QWE must be confirmed by a solicitor of England and Wales or Compliance Officer for Legal Practice (COLP). They do not have to hold a practising certificate.
It can be a solicitor that does not work for same organisation as the candidate but is willing to confirm. They will need to have:
- reviewed their work during the relevant period of work experience
- received feedback from the person(s) supervising their work.
It cannot be a barrister of England and Wales unless they are also a solicitor or COLP we regulate. It also cannot be a different type of qualified lawyer (either UK or international), again unless they are also a solicitor.
This is what a solicitor is confirming:
- the length of the work experience
- that it was providing legal services and the candidate had the opportunity to develop some or all of the competences for solicitors (minimum of two)
- that no issues arose during the work experience that raise questions over the candidate's character and suitability to be admitted as a solicitor.
Confirming QWE does not involve:
- deciding whether an individual is competent to practise. Competence is determined by passing the SQE assessments rather than by a confirming solicitor at the end of a period of QWE.
- judging how well a candidate has been trained, the quality of their experience or the standard of their work.
- deciding on an individual’s character and suitability to become a solicitor. We assess this when they apply for admission. QWE should be confirmed notwithstanding any concerns about the individual’s character and suitability. A solicitor or COLP must provide details of any issues, if appropriate, and can do this through the confirming process.
A solicitor can state what evidence they need to see in order to confirm the period of QWE. It is an important regulatory step and solicitors must be satisfied through their own knowledge of the candidate or their organisation's processes.
Confirming QWE does not mean an individual is admitted as a solicitor. When they are, it is an employer’s decision whether to employ them as a solicitor or not.
Candidates only need to register their two years’ QWE by the time they apply for admission as a solicitor. Find out how to they can record their completed QWE.
Once a candidate becomes a solicitor, it's up to the employer to decide if they offer them a job as a solicitor or continue in the role they had before admission.
It is good employment practice, not a regulatory requirement, to have early, open, and honest conversations about whether a solicitor role may be available once they have qualified.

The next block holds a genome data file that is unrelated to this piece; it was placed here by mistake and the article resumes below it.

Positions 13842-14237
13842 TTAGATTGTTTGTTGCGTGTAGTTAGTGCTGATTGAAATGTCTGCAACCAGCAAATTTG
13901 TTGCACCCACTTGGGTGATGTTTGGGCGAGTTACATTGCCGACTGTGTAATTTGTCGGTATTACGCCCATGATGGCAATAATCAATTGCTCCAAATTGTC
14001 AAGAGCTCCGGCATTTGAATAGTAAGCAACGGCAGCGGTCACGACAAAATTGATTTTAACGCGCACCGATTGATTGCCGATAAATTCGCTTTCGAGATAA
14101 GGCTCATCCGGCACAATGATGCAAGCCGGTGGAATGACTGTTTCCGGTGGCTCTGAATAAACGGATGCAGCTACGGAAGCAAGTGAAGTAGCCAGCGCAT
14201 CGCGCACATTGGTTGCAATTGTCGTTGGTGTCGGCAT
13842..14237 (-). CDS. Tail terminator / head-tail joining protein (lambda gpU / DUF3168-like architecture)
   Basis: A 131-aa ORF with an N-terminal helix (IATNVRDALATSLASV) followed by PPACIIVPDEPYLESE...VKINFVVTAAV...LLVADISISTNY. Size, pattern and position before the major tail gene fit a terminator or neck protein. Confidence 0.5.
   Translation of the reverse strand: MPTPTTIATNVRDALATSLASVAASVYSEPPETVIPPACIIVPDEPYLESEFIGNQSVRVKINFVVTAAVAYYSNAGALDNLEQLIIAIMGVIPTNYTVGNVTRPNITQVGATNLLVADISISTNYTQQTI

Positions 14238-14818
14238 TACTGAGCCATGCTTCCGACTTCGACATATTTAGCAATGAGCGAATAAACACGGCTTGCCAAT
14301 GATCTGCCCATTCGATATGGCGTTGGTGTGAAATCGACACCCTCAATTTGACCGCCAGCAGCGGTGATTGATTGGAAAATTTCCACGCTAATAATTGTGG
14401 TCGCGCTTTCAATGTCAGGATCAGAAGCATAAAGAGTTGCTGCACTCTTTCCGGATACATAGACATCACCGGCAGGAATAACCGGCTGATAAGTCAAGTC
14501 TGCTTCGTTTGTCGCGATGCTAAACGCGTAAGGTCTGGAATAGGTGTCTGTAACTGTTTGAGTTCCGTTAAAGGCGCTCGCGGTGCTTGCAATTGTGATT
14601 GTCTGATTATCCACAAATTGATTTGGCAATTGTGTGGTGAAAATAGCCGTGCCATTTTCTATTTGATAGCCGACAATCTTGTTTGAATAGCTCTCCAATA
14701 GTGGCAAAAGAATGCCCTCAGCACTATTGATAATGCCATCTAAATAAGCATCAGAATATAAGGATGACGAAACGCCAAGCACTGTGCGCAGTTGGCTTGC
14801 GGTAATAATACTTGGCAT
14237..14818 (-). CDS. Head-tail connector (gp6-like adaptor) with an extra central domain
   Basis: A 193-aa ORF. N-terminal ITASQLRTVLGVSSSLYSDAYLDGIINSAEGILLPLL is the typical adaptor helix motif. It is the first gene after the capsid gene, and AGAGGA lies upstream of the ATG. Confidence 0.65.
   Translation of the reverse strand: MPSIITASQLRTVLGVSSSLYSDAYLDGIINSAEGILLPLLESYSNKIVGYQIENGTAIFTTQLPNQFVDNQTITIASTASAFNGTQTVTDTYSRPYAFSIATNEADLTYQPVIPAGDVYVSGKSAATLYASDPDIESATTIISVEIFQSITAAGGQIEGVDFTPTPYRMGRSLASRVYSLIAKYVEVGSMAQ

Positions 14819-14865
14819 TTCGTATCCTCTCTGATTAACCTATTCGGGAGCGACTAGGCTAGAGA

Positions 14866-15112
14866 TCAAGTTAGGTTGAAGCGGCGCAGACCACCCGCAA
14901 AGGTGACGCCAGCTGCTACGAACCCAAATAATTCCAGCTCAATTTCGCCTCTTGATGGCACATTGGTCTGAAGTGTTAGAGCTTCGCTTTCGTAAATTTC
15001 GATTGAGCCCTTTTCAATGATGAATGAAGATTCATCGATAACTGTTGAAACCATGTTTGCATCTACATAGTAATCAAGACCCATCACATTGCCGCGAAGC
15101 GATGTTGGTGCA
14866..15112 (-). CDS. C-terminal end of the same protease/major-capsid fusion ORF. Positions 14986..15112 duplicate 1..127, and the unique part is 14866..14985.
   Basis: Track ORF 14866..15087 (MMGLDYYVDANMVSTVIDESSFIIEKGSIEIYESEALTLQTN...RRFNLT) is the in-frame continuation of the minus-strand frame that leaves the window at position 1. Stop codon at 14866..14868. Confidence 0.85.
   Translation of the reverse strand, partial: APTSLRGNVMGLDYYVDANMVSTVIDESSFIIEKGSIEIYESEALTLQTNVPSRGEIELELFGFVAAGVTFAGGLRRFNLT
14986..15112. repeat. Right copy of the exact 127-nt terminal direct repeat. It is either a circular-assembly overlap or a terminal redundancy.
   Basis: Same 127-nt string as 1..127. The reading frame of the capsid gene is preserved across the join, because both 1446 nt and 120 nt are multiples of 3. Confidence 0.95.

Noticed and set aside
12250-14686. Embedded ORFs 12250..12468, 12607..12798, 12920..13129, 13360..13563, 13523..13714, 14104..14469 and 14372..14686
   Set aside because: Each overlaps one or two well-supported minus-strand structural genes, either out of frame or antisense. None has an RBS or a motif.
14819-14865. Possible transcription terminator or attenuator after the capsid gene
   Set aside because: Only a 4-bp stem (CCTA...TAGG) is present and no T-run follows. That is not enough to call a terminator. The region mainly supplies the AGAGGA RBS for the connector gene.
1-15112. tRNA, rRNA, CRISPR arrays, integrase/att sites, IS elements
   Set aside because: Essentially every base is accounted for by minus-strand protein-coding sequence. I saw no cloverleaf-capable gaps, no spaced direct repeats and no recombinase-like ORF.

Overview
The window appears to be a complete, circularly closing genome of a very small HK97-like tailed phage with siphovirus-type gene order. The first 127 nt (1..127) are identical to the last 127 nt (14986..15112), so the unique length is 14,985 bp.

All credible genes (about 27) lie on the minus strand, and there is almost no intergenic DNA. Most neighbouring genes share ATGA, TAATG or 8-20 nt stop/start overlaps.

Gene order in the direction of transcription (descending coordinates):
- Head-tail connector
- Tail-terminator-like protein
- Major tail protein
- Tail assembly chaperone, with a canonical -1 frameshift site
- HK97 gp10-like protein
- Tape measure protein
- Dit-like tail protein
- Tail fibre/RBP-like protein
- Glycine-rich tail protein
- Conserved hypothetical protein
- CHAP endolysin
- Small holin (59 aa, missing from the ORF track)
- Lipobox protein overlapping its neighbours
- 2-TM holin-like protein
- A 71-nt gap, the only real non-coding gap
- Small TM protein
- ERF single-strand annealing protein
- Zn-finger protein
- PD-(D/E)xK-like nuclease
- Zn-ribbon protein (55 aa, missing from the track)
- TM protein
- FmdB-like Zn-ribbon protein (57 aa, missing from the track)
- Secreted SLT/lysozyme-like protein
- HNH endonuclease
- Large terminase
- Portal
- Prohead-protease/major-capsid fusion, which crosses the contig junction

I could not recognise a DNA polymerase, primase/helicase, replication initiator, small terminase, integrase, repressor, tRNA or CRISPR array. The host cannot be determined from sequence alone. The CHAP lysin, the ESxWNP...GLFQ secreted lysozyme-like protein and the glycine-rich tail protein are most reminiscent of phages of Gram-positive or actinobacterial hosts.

However, if a solicitor is employed in a non-solicitor role, for example as a paralegal, they will still need to comply with our rules. They will need to have a practising certificate and comply with our continuing competence obligations.
Their job title is a matter for the employer, providing it is not misleading to clients. It may or may not include the word ‘solicitor'.
There are some important differences for the firms we regulated in relation to a solicitor with a practising certificate and a non-solicitor doing the same type of work.
The firm must make sure that all solicitors are competent to carry out their role. This includes keeping their professional knowledge and skills, as well as understanding of legal, ethical and regulatory obligations, up to date.
Competence must be assessed in relation to the role that is being performed. However, there will clearly be a difference between a solicitor and a non-solicitor in relation to what they need to keep up to date. It is up to the firm to make sure that the individual has done this.
If the solicitor renews their own practising certificate, they will need to confirm that they have reflected on their practice and addressed any identified learning and development needs. However, if they are included in the firm's bulk renewal application, then the firm will need to be able to confirm this.
The reporting requirements will also be different in relation to a solicitor. A firm's Compliance Officer for Legal Practice is required to report any serious breaches of our regulations that apply to the firm's employees. In the case of a solicitor, this would include serious breaches of the SRA Code of Conduct for Solicitors, RELs and RFLs, as this Code applies even when they are doing non-solicitor work.